If I asked you on a scale of 1-10 about putting yourself as a priority whereabouts would your number be? 
 
If you’re a mum perhaps your number changed after having kids? Or you might be you are looking after elderly parents these days and that impacts where you put yourself on the scale? 
 
It’s a well-known fact that what we wear can impact how we feel about ourselves. This week I’m inviting you to consider how much thought you give to wearing clothes that make you look and feel good. How many days a week do you look in the mirror and feel great about your personal style and image? Read on to find my tips to help. 
 
I know for sure my priorities changed when I joined motherhood. Things that were once important didn’t really have the same lure. 
 
I remember thinking how hard it was to even get dressed when my son was very first born. Everything seemed to take twice as long! It seemed to take forever just to get up, shower and get dressed in the morning – never mind be my pre-child glamorous self with hair done and full make-up every day. It took me all my time to get out of my dressing gown. Trying to get a quick shower with a crying baby in a car seat just didn’t feel very relaxing. 
 
 
I have a memory of being in my sister's garden a couple of years later. It was a beautiful sunny day and I’d got my lily-white legs out. I remember feeling sorry for myself and thinking I'd really let myself go because I had bristly legs and hadn't made time to shave them. This was during the terrible two's stage when my angelic, white haired, blue eyed boy had turned into a monster. 
 
Our body shape can change after kids too. We get the mum tum and saggy bits that don't ping back. We just scrape our hair back into a pony to stop it getting pulled or dipped in mushy food. Make up - who's got time for that? I know that the 5 stone I gained in pregnancy bothered me for a long time and affected how I felt about myself. 
 
Then kids get older, they leave home and go to university. You start to have more time for yourself and want to make a bit more of an effort, but you aren't sure where to start. Your body shape is different, clothes that suited you before don't feel right anymore. You feel a bit too old to shop in the stores you used to frequent but don't feel quite ready for Marks and Spencer’s classic range. 
 
You want to go out with your mates but don't know what to wear for a night out these days. You don't want to look like mutton dressed as lamb, but you don’t want to be seen as frumpy either. You feel ok going to work because that's easy, you can wear the same 'uniform' of black trousers and a nice top but anything more than that brings you out in a panic. 
 
Now you’ve got a bit more ‘me time’ you've lost your identity. You don't know what's really you anymore and your confidence that you used to have about what to wear seems to have gone on holiday. You're in a rut and it doesn't feel nice. 
 
It's time to make some changes, it's time to get YOU back but where do you start? You’ve already got a wardrobe full of clothes, but you still feel like you’ve got nothing to wear…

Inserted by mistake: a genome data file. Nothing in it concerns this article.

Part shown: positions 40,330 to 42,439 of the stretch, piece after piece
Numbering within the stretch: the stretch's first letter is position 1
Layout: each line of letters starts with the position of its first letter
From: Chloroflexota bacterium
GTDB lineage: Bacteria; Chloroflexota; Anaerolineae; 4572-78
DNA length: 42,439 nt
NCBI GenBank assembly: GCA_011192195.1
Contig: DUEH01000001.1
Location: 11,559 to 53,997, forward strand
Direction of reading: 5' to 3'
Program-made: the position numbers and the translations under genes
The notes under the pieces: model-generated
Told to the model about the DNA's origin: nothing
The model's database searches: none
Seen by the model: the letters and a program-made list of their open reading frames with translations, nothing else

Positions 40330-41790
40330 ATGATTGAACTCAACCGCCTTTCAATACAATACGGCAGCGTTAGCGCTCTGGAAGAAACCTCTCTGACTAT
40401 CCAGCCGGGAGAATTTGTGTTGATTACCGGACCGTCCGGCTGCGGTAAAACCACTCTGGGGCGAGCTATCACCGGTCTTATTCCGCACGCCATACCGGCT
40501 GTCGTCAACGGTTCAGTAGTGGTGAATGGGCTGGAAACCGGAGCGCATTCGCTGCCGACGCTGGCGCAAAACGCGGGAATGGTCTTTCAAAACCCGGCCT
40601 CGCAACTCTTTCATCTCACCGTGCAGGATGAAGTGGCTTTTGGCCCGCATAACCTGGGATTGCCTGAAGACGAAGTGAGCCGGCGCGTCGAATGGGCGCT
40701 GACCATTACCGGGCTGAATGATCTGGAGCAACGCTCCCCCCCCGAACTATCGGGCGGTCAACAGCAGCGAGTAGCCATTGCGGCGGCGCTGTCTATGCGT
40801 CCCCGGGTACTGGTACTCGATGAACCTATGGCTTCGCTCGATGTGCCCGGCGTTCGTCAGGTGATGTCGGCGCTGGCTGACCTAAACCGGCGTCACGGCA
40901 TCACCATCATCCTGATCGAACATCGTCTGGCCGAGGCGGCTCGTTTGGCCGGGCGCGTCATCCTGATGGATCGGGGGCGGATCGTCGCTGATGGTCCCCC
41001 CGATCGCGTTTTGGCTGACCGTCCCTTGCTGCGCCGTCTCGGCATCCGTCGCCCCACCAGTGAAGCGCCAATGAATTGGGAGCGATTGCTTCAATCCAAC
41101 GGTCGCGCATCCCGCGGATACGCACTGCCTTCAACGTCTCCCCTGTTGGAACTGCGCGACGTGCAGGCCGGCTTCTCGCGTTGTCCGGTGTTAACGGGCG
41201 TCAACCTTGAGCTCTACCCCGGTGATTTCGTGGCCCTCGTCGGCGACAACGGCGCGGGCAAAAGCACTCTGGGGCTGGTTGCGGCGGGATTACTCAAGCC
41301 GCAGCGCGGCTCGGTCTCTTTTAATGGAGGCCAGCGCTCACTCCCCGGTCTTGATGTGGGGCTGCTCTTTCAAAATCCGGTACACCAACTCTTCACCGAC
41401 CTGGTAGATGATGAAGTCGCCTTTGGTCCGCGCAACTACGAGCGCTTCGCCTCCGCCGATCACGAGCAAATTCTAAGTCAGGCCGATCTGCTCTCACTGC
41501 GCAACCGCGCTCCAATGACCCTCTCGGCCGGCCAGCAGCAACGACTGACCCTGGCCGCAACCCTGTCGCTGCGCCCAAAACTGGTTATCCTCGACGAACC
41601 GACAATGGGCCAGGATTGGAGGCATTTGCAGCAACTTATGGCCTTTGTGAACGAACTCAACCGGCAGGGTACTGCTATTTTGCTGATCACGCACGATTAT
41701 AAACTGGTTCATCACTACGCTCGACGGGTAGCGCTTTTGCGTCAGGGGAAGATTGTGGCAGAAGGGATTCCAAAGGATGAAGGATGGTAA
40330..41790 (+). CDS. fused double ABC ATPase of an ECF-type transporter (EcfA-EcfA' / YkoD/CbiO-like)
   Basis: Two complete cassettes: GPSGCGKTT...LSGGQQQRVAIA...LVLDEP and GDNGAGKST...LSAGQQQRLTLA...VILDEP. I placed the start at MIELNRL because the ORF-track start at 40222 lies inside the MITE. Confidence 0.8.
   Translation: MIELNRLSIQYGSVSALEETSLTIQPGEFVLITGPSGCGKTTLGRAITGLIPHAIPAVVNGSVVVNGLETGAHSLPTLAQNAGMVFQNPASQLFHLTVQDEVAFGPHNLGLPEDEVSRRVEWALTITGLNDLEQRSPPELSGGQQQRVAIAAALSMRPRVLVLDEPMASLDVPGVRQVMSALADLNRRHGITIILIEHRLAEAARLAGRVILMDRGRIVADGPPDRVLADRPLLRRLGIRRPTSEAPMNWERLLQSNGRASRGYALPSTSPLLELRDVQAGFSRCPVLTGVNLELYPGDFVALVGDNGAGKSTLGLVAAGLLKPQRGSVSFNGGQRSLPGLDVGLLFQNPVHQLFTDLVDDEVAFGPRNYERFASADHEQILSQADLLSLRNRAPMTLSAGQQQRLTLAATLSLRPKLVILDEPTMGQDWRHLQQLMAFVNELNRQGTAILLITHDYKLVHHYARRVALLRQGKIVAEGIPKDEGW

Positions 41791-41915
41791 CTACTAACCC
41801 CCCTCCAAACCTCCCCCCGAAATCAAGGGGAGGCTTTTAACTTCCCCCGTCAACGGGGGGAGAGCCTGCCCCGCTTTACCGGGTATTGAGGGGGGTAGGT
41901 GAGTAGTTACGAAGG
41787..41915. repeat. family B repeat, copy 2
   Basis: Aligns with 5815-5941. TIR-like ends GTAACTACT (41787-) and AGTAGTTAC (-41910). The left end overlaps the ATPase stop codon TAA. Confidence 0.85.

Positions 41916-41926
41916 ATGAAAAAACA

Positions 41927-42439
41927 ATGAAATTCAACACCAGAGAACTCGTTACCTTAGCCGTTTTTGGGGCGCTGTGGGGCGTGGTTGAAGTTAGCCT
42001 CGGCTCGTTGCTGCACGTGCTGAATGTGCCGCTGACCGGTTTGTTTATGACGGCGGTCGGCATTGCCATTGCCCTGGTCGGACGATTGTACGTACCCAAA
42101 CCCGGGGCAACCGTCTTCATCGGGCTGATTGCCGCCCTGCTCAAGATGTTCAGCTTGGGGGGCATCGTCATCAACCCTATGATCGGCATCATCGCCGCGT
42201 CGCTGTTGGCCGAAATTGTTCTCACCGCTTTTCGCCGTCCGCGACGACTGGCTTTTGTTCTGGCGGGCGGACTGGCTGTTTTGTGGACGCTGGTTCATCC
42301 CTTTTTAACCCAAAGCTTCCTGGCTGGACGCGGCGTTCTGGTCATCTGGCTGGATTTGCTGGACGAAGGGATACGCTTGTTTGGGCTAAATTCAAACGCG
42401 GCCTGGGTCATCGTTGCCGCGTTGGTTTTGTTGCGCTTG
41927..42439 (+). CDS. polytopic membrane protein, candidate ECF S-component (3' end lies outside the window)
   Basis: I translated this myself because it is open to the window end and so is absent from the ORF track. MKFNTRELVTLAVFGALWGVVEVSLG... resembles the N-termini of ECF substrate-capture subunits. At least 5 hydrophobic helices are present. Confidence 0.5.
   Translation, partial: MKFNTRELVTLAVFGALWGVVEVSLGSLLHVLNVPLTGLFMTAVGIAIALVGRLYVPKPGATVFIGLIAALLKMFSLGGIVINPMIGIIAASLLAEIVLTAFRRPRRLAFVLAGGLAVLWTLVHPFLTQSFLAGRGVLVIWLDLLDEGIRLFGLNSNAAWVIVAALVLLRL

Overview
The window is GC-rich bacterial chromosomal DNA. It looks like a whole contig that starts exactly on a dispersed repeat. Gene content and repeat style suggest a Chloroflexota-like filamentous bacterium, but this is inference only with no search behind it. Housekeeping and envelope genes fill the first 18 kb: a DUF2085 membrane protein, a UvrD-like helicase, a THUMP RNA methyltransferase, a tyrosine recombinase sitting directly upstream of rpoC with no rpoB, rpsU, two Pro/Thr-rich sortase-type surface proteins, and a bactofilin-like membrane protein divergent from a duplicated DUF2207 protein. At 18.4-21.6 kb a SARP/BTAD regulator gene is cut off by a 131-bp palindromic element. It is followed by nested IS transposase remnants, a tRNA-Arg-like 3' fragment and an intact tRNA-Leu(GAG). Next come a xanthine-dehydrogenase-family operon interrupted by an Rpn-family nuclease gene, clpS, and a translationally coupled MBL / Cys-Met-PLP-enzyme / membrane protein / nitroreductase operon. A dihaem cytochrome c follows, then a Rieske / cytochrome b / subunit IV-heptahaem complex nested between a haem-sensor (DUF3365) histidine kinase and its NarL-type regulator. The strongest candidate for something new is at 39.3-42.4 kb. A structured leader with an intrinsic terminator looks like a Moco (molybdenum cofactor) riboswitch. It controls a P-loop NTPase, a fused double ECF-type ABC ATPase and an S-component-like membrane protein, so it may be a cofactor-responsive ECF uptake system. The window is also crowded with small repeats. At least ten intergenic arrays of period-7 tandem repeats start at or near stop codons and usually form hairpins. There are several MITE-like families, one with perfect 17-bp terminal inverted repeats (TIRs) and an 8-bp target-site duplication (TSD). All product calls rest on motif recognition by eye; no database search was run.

Here are my starter tips for you: 
 
1: Think about what you like and WHY you like it. How do these items make you feel? This will give you a starting point on the qualities you need to look for in other things. Do some weeding of your existing wardrobe. Chuck out what makes you feel rubbish. Charity shop it or at least store it out of sight if you can’t bear to part with stuff because you’re going to slim into it or because you paid good money for it. 
 
2: Work out which colours suit you best. Try different coloured fabrics near your face and notice which ones cast shadows – ditch them. Try to only wear your best colours near your face – the ones that make you feel more radiant and you get compliments when you wear them. Do you suit pink or peach? Blue or green? Silver or gold? These colours will give you an idea of your skin undertone the first in each group = cool, the second =warm. 
 
3: Take a realistic look at your body shape and proportions. it helps to know which shapes and styles suit you best. Don’t try and hide your figure in baggy, loose fitting clothes but don’t have things straining at the seams either. Look for items that skim rather than cling. Try having a fitted top/loose bottoms or vice versa – not both loose. Keep details on garments away from areas you want to detract from, E.g. Avoid pockets on shirts if you want to detract attention way from your boobs, or pockets on the hips if you are conscious of them. 
 
4: Think about your lifestyle and the practicalities of the stuff you have. If you’re uncomfortable in anything except jeans, then maybe try jeans shaped trousers in other fabrics when it comes to dressing up a little. Or wear a darker colour denim that looks a bit smarter and can be dressed up or down. Don’t think you have to change what type of clothes you are comfortable in to make changes to how you look and feel – work with what you’re happy in but upgrade the fabric or style slightly. E.g. instead of trainers try ballet flats – still flat and comfy but up a notch in terms of levels of dressing. 
 
If this all sounds great but you feel like you need a bit of guidance you might be interested in my, soon to be launched, Super Savvy Style Online Course. It covers all of the above, showing you how to go about it in 12 bite sized lessons that you access when it suits you. You get my support through a private Facebook group AND weekly Q&A sessions to hold your hand as you implement the changes. There’s an introductory offer price of just £147 for 12 weeks guidance. You get immediate access as soon as you sign up – available from 27 July onwards. 
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